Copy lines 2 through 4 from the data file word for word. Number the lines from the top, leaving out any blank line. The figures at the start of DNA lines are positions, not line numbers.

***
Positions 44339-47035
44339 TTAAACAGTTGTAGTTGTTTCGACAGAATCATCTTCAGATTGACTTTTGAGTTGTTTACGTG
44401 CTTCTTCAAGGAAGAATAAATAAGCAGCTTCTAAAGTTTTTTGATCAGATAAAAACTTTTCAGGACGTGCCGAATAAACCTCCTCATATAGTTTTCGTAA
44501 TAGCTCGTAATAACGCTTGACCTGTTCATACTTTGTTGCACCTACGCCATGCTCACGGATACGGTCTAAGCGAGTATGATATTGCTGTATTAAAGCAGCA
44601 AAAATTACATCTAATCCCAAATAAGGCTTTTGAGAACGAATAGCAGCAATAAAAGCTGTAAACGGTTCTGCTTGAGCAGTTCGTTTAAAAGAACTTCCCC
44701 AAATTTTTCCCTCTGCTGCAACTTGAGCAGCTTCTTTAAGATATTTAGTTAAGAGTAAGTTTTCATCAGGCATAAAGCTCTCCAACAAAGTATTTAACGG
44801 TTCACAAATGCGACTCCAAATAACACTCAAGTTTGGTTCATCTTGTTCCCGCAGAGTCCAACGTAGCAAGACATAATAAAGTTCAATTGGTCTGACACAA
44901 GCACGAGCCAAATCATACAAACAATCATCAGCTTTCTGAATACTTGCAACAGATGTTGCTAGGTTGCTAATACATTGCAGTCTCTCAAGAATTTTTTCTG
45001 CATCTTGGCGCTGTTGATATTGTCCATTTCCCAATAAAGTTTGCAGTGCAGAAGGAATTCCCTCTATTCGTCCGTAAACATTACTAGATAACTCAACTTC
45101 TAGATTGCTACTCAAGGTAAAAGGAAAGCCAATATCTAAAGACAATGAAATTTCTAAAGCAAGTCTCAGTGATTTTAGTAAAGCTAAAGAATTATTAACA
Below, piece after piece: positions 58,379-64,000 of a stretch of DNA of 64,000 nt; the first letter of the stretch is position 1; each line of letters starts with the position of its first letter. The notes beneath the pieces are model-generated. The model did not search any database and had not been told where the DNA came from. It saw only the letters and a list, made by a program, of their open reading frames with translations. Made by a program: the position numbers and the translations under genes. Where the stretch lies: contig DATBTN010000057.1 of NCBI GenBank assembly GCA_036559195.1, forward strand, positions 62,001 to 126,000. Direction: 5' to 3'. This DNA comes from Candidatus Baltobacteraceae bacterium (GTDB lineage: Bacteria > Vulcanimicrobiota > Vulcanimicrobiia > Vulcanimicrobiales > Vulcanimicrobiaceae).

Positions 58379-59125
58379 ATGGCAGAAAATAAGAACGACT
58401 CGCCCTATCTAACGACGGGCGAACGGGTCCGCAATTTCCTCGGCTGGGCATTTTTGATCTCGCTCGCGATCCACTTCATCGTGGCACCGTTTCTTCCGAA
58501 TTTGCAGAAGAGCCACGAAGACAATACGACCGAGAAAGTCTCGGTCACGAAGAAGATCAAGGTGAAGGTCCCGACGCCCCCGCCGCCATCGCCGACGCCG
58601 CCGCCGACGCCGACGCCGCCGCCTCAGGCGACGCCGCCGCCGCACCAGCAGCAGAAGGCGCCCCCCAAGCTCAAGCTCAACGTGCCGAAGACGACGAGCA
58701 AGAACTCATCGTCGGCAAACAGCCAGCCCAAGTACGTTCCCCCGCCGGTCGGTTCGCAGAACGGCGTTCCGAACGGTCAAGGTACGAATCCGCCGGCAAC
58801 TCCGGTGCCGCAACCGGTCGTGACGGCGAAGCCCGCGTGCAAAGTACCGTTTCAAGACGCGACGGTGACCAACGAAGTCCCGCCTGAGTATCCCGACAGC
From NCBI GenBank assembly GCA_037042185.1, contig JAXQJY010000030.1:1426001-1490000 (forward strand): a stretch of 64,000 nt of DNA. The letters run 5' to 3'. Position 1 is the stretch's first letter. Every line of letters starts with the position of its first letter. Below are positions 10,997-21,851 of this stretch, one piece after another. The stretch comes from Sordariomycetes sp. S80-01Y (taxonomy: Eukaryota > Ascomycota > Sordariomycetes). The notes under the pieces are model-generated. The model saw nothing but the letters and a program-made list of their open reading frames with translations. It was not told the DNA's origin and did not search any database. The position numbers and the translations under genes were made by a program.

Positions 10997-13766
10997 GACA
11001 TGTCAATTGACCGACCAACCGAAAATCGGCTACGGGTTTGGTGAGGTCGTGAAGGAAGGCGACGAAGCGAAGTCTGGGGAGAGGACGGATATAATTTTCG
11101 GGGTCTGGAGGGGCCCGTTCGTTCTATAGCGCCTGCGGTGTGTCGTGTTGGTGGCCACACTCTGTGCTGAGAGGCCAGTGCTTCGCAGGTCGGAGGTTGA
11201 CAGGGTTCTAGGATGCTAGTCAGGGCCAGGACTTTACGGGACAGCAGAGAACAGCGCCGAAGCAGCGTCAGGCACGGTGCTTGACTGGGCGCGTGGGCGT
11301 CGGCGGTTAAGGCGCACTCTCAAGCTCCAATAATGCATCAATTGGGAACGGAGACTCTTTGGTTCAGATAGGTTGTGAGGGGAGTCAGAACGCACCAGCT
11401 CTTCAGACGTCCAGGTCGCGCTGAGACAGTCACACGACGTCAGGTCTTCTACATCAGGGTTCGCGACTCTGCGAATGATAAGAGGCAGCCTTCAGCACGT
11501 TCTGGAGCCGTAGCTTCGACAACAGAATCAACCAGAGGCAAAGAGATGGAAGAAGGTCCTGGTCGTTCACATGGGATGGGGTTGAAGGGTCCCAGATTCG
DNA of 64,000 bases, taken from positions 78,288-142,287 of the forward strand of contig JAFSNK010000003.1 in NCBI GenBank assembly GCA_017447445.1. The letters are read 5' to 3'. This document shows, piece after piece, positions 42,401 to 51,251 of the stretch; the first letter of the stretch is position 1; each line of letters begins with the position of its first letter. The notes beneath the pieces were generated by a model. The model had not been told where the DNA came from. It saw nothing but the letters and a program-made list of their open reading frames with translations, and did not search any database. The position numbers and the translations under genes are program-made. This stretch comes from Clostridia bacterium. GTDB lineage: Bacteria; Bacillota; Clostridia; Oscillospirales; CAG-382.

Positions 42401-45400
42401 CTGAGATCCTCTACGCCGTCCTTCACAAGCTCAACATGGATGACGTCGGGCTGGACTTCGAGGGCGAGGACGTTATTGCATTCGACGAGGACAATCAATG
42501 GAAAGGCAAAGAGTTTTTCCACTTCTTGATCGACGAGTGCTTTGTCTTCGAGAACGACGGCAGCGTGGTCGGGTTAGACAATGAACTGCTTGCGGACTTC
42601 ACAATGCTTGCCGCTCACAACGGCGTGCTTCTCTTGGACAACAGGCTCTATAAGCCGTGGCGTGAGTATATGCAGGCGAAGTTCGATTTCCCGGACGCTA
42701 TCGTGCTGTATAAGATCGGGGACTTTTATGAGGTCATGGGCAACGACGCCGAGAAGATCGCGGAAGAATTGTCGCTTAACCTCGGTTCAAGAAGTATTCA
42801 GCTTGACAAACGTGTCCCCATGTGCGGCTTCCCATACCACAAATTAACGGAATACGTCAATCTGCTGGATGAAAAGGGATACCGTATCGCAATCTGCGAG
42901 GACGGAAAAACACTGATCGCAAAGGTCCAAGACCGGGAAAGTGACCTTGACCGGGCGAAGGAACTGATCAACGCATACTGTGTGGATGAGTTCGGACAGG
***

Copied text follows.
44339 TTAAACAGTTGTAGTTGTTTCGACAGAATCATCTTCAGATTGACTTTTGAGTTGTTTACGTG
44401 CTTCTTCAAGGAAGAATAAATAAGCAGCTTCTAAAGTTTTTTGATCAGATAAAAACTTTTCAGGACGTGCCGAATAAACCTCCTCATATAGTTTTCGTAA
44501 TAGCTCGTAATAACGCTTGACCTGTTCATACTTTGTTGCACCTACGCCATGCTCACGGATACGGTCTAAGCGAGTATGATATTGCTGTATTAAAGCAGCA